The Smart phones, tablets and computers many of us use to connect with family and friends are also being used to deliver safe, confidential virtual care to Osler patients in the comfort of their homes. Virtual care isn’t new to Osler, but since
the pandemic began, Osler has expanded its virtual care offering and is now available in more than 20 outpatient clinics and services.
“Virtual care helps reduce the need for some patients to come to the hospital or visit a clinic while ensuring they can confidently continue to maintain their health at home,” said Jane de Lacy, Associate Vice President, Clinical Operations.
“In today’s environment, we’re trying to make access to health care providers easier, safer and more convenient, particularly for the most vulnerable of the patients who rely on us for care.”
Patients who choose to take part in virtual care receive secure, timely access to quality health care services through the virtual tool that works best for them, whether that’s by phone, mobile device or computer via secure video call platforms
such as the Ontario Telemedicine Network (OTN).
A patient’s ability to participate in the program or individual virtual care sessions varies depending on a number of factors, including a patient’s individual preference to participate in virtual care, and the type of care the patient may
need at a particular point in their health care journey.
“Virtual care visits are very similar to in-person visits,” said Anne-Marie Graham, Director, Cardiovascular and Chronic Disease. “Through a simple phone call or video call the health care provider may discuss a patient’s current
health status and progress, and can answer any questions they have about their care or condition.”
For Osler’s outpatient Mental Health Program, the shift to virtual care became vital when non-urgent/elective outpatient services temporarily closed in March due to the COVID-19 pandemic. The Stepped Care model which the Mental Health and
Addictions Program uses is based predominantly on group sessions. Through the program’s four-step approach, patients’ needs are matched with the level of service they receive, reserving the most intense, resource-rich services for patients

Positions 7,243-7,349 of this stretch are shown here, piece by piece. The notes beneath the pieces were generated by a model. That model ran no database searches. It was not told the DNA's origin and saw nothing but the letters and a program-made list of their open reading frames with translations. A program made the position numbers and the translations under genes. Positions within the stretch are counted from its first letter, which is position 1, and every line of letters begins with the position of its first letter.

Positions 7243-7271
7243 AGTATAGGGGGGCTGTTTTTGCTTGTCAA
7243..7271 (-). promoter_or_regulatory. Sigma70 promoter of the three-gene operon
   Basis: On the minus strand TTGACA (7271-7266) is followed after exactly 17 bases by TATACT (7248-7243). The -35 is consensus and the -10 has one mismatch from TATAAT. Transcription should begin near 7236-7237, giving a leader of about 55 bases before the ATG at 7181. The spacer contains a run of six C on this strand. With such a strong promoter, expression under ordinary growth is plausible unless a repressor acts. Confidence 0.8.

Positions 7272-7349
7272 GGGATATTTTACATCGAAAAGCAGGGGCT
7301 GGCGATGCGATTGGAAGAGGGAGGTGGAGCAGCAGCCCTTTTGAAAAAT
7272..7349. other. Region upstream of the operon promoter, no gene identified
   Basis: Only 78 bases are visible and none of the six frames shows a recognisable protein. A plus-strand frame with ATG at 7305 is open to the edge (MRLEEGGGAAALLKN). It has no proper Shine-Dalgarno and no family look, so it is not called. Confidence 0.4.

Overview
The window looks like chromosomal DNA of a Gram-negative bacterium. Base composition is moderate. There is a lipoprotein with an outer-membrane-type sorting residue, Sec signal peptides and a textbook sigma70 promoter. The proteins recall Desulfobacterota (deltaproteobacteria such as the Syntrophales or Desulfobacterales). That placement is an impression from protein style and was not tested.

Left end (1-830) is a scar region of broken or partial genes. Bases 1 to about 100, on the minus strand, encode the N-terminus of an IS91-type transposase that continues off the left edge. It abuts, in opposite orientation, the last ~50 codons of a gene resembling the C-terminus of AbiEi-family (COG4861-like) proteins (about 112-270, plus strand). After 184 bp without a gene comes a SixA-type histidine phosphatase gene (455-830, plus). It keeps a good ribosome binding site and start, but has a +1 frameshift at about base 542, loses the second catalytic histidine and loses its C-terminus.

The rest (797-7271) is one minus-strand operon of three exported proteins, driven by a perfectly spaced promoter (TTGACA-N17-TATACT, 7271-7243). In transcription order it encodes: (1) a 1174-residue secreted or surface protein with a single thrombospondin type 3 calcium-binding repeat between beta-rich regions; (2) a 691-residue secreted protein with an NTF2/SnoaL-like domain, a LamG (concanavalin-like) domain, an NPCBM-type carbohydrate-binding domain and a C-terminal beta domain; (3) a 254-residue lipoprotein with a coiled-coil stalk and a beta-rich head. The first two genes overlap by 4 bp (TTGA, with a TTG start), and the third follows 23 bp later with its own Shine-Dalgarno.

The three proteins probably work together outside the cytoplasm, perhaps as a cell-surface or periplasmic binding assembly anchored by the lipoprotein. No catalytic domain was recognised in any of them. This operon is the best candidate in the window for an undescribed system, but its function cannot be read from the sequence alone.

with the most complex needs. This means the majority of patients attend group therapy sessions, while those with the greatest level of need receive one-on-one therapy.
The team had to quickly rethink how services could be delivered to help ensure the needs of outpatients with mental illness could still be met. This is no small feat for one of the largest Mental Health and Addictions community hospital programs in the
“Because we couldn’t bring people into the building, especially in groups, we had to move swiftly to provide our patients with other options to participate in group sessions with the mental health team,” said Faiza Khalid-Khan, Director
of Mental Health and Addictions. “It’s also a great way to improve access to people who are working or where distance is an issue in terms of travel.”
Program staff rolled-up their sleeves and enthusiastically began training to deliver care in a new way. The virtual sessions were well received among patients.
“Our staff was very eager to start providing care virtually. They practiced in groups with each other so they could get used to the technology while we were working on designing a new virtual format that would serve patients just as well as the
in-person sessions,” said Faiza. “I’ve been quite pleased to see how well patients are responding to this program. They like the format of the virtual groups and are grateful that we are providing the same level of service as we
were prior to the pandemic. We’ve also found that attendance rates are high and patients continue to be very engaged in the group therapy process in this new virtual platform.”
Learn more about virtual care at Osler.